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Maryland Transit Administration and Amtrak officials struggled Tuesday to explain how they could have left a MARC train packed with nearly 1,000 commuters stranded north of Washington in sweltering heat for about two hours Monday night until frustrated passengers removed the windows and summoned paramedics.

But even as Amtrak President Joseph Boardman and MTA chief Ralign T. Wells delivered apologies to MARC riders, problems continued.

Amtrak, which owns the Penn Line and staffs the trains, reported a 24-minute power loss at Washington's Union Station, causing a delay to all its trains leaving the capital Tuesday evening. The MTA, meanwhile, reported that a MARC train on the Penn Line had developed a locomotive problem and was returning to Washington.

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Furious passengers on the train that broke down Monday described a scene in which conductors failed to provide timely information and insisted on closing doors that provided the only relief from temperatures exceeding 100 degrees.

"They absolutely lost control of the situation," said Tim Kelly of Arbutus, a 10-year MARC rider who called the experience "the worst I've ever seen" on the commuter railroad.

Passenger Bill Rowe of Towson said he estimated the temperature in the car "conservatively" at 110 degrees. "Frankly, if someone left their dog locked up in a car for 1 1/2 hours like this, they would be arrested," he said.

Wells said he did not know why the breakdown occurred — and could not guarantee it wouldn't happen again. He said he spoke with Boardman Tuesday morning to express his concern about how the incident was handled.

Wells said the MTA, Amtrak and the Federal Railroad Administration will launch a formal investigation.

"I can guarantee you that a full review of all operations, communications and technical issues will begin immediately to identify the cause of this evening's problem and improve the response of both Amtrak and MARC in the future," Wells said.

Later Tuesday, Boardman released a statement apologizing for "unacceptable conditions and inconveniences."

"We take this matter very seriously and take responsibility for this failure," he said. "We will identify the cause or causes of yesterday's disruption, and we will take corrective action. We value our MARC passengers and we will take steps to improve the service."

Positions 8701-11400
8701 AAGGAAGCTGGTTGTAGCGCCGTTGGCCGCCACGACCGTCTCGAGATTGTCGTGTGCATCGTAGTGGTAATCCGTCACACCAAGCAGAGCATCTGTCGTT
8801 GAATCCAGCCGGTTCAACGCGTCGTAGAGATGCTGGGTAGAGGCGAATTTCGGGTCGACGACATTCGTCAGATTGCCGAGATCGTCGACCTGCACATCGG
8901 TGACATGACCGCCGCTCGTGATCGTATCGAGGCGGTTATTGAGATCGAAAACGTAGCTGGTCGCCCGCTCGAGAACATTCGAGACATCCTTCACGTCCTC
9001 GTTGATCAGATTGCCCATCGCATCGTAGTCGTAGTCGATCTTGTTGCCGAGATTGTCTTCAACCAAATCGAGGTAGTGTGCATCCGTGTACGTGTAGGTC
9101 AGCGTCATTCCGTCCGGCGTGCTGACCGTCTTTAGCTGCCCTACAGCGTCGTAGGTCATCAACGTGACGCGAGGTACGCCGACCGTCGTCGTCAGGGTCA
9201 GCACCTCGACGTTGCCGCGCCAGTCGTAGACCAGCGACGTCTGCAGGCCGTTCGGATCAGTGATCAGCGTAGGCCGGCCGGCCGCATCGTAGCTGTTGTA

In a statement posted online, Wells promised changes to address the problems that cropped up Monday. He said the MTA is considering providing a back-up locomotive on every Penn Line train and is reviewing policies for allowing passengers to leave a disabled train and for stocking bottled water on trains.

Wells said the eight-car Train 538, pulled by a 10-year-old HHP electric engine, broke down for undetermined reasons shortly after leaving Washington for Perryville. That left the cars without air conditioning in 90-degree temperatures.

"We don't know exactly why it failed," Wells said. It was not clear Tuesday, he said, whether the problem might have been with the power lines or the engine itself.

The train stopped just short of New Carrollton on the Penn Line.

MTA spokesman Terry Owens, passing on information he said he had been given by operations officials, initially said that train officials gave out water on some cars. "We carry water on trains in the summer and if there is an issue we hand water out."

But several passengers said no water was distributed until emergency medical technicians — summoned when passengers called 911 on their cell phones — arrived almost two hours into the ordeal.

Owens said the accuracy of that information about water distribution is something that MARC is investigating.

Passenger Harry Kaplan of Owings Mills said he faults the conductors for their handling of the problem.